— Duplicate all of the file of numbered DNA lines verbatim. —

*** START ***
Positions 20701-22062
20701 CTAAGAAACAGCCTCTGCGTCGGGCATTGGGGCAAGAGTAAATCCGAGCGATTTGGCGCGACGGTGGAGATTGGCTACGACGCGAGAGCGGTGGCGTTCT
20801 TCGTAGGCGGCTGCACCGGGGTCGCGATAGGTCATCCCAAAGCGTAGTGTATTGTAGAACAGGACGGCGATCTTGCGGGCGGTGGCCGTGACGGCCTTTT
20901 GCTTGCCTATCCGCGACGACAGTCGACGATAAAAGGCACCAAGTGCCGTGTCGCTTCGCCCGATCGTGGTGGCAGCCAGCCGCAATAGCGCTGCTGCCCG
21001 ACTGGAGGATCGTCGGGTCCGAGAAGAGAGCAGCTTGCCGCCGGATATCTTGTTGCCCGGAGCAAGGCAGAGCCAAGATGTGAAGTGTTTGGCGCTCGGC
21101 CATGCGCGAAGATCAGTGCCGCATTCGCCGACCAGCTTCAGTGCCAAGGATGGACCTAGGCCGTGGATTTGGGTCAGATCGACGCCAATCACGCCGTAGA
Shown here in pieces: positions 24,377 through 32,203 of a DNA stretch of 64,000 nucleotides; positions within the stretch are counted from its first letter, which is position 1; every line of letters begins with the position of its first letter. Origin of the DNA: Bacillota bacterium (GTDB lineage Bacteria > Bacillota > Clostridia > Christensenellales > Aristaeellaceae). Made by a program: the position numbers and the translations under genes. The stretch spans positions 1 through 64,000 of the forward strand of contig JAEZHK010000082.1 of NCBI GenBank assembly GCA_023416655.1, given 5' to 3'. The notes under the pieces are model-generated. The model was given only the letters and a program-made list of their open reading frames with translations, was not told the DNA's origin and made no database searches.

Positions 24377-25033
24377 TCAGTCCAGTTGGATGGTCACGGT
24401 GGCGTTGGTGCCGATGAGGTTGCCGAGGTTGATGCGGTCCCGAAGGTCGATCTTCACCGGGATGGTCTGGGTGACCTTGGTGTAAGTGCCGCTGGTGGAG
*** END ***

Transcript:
Positions 20701-22062
20701 CTAAGAAACAGCCTCTGCGTCGGGCATTGGGGCAAGAGTAAATCCGAGCGATTTGGCGCGACGGTGGAGATTGGCTACGACGCGAGAGCGGTGGCGTTCT
20801 TCGTAGGCGGCTGCACCGGGGTCGCGATAGGTCATCCCAAAGCGTAGTGTATTGTAGAACAGGACGGCGATCTTGCGGGCGGTGGCCGTGACGGCCTTTT
20901 GCTTGCCTATCCGCGACGACAGTCGACGATAAAAGGCACCAAGTGCCGTGTCGCTTCGCCCGATCGTGGTGGCAGCCAGCCGCAATAGCGCTGCTGCCCG
21001 ACTGGAGGATCGTCGGGTCCGAGAAGAGAGCAGCTTGCCGCCGGATATCTTGTTGCCCGGAGCAAGGCAGAGCCAAGATGTGAAGTGTTTGGCGCTCGGC
21101 CATGCGCGAAGATCAGTGCCGCATTCGCCGACCAGCTTCAGTGCCAAGGATGGACCTAGGCCGTGGATTTGGGTCAGATCGACGCCAATCACGCCGTAGA
Shown here in pieces: positions 24,377 through 32,203 of a DNA stretch of 64,000 nucleotides; positions within the stretch are counted from its first letter, which is position 1; every line of letters begins with the position of its first letter. Origin of the DNA: Bacillota bacterium (GTDB lineage Bacteria > Bacillota > Clostridia > Christensenellales > Aristaeellaceae). Made by a program: the position numbers and the translations under genes. The stretch spans positions 1 through 64,000 of the forward strand of contig JAEZHK010000082.1 of NCBI GenBank assembly GCA_023416655.1, given 5' to 3'. The notes under the pieces are model-generated. The model was given only the letters and a program-made list of their open reading frames with translations, was not told the DNA's origin and made no database searches.

Positions 24377-25033
24377 TCAGTCCAGTTGGATGGTCACGGT
24401 GGCGTTGGTGCCGATGAGGTTGCCGAGGTTGATGCGGTCCCGAAGGTCGATCTTCACCGGGATGGTCTGGGTGACCTTGGTGTAAGTGCCGCTGGTGGAG